Last week we had the opportunity to participate in a virtual meeting with the Argentinean association MIF, Mujeres Independientes Federales. On this occasion, taking advantage of the publication of our latest book ‘The Home in the Digital Age‘, they invited us to share the main conclusions about digital homes and the impact of technologies in our homes.
Matilde Santos, professor at the Complutense University of Madrid and author of one of the chapters of the book, focused her session on the impact of Artificial Intelligence in our lives. Obviously, the home is one of the places where we spend the most time and where our relationship with technology has the greatest influence since it is the space in which we guard our privacy.
Professor Santos, after a theoretical and practical presentation, in which she explained what Artificial Intelligence is and how present it is in our lives, encouraged us to reflect on the relationship that we decide to establish with technology. We cannot live in fear and worry about how this will affect our families, our children and even our relationships, if we do not make a calm and thorough analysis of what exactly our relationship is with these “smart devices” that we have incorporated into our lives. And how does one go about this reflection?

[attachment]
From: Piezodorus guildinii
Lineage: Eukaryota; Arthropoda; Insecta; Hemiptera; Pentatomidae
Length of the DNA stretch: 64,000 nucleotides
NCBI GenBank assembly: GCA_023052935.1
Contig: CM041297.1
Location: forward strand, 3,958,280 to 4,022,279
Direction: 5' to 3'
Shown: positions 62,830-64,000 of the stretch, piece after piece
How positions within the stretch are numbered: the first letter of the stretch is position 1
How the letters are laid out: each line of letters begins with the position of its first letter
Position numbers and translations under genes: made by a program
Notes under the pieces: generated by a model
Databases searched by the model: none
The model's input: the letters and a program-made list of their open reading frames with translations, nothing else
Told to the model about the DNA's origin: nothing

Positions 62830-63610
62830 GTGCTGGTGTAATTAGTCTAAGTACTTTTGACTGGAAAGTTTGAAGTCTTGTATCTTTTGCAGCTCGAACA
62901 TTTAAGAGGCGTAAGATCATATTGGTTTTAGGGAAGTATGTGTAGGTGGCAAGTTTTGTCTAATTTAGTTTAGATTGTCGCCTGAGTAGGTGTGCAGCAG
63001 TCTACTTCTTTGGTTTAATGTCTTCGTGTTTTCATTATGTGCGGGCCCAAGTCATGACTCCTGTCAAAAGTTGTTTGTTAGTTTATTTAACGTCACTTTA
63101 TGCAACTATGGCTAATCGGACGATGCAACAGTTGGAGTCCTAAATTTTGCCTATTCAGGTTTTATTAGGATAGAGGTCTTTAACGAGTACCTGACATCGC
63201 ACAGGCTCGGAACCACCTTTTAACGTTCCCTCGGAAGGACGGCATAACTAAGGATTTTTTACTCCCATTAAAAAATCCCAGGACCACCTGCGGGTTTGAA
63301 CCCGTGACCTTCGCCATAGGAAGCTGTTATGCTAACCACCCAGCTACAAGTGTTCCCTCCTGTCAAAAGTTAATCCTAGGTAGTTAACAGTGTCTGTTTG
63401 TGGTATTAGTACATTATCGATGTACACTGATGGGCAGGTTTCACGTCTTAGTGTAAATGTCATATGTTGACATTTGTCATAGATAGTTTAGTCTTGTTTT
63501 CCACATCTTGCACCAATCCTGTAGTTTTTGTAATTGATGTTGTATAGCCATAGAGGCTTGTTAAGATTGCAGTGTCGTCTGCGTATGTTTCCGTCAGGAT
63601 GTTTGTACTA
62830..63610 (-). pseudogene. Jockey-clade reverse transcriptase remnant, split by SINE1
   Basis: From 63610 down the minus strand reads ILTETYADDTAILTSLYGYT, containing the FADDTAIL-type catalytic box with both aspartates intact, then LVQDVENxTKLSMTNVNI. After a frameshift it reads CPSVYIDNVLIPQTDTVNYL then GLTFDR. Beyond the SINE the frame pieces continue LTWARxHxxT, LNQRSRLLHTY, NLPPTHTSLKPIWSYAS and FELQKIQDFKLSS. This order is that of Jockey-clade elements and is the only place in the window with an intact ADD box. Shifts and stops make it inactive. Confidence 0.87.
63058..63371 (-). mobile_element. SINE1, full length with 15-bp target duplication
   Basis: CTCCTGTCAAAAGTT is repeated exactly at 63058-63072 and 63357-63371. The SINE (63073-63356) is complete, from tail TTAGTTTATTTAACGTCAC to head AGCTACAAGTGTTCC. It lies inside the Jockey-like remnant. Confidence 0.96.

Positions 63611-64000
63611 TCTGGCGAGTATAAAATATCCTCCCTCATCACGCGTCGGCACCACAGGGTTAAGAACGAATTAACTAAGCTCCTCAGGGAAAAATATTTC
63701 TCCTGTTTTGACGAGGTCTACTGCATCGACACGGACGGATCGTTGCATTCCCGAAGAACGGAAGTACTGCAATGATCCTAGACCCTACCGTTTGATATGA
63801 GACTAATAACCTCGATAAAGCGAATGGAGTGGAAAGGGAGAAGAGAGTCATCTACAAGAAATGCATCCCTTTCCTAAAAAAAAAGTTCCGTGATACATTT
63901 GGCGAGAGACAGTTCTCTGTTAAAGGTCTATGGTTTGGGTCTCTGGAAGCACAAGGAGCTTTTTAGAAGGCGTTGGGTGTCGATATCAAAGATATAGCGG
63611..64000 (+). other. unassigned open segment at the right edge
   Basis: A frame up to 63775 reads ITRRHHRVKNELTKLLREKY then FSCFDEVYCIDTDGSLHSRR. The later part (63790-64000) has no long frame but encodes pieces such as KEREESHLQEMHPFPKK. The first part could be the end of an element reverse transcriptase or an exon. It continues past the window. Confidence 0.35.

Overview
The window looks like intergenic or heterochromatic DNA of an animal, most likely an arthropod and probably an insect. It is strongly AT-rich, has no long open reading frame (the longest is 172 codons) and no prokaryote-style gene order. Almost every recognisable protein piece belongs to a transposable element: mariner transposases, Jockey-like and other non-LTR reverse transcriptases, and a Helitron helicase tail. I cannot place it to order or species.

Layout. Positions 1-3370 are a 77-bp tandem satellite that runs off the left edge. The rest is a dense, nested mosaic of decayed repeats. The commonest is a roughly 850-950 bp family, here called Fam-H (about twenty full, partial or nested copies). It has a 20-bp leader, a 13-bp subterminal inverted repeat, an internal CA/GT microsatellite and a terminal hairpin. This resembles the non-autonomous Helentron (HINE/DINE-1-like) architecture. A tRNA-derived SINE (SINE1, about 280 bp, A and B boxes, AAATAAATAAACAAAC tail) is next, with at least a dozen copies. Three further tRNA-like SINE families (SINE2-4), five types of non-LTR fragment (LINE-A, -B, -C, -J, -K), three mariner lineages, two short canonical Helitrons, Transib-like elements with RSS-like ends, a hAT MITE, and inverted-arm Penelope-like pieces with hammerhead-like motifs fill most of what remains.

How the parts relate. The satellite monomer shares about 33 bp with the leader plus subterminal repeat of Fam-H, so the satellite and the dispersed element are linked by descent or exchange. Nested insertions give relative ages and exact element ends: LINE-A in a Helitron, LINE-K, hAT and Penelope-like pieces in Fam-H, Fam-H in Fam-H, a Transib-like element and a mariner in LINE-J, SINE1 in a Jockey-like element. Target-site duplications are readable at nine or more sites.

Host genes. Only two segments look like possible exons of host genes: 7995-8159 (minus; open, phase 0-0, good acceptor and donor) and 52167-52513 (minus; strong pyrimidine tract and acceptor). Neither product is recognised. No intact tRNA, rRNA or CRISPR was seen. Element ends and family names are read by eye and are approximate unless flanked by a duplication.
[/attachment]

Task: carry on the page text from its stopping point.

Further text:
First, we must be aware that we are not talking about futuristic or galactic houses, but about real houses, our own homes, in which artificial intelligence lives with us in a natural way. This is changing the way we relate to each other, but are we aware of what we have changed by relying on Alexa or Siri to translate something for us or to tell us to take the potatoes out of the oven?
Would we be able to vacuum the house again, or redo the shopping list, or cook again if there were no intelligent robots? Would we be able to get to an unfamiliar place by car or on foot without GPS? In other words, to what extent do these gadgets that do things for us, override our abilities or even make us dependent?
Automating tasks that, for the person, and in this case, the homemaker, can be tedious, tiring and require little intelligence, saves us time and allows us to dedicate that time to other things, but are we aware that technology can sometimes fail? What are the consequences if the robot that feeds our dog fails? Do we have all our expectations placed on a machine? Is the fact that they make decisions for us overriding our thinking? Have we stopped thinking by mechanising decisions? Let us not forget that they help us, they do not replace us.
Finally, it is important to be aware that these “electronic devices” are little spies that analyse our behaviour, supposedly to offer us what best suits our tastes, our way of being, our way of life… But doesn’t the fact that they only offer us what we like impoverish the offer? Doesn’t it reduce our horizon? Doesn’t it limit our options?
In short, there are many questions on the table that require calm reflection in order to know individually how technology affects us and thus be able to assess and decide what impact we want it to have in our homes. The decision is ours, it can never be imposed.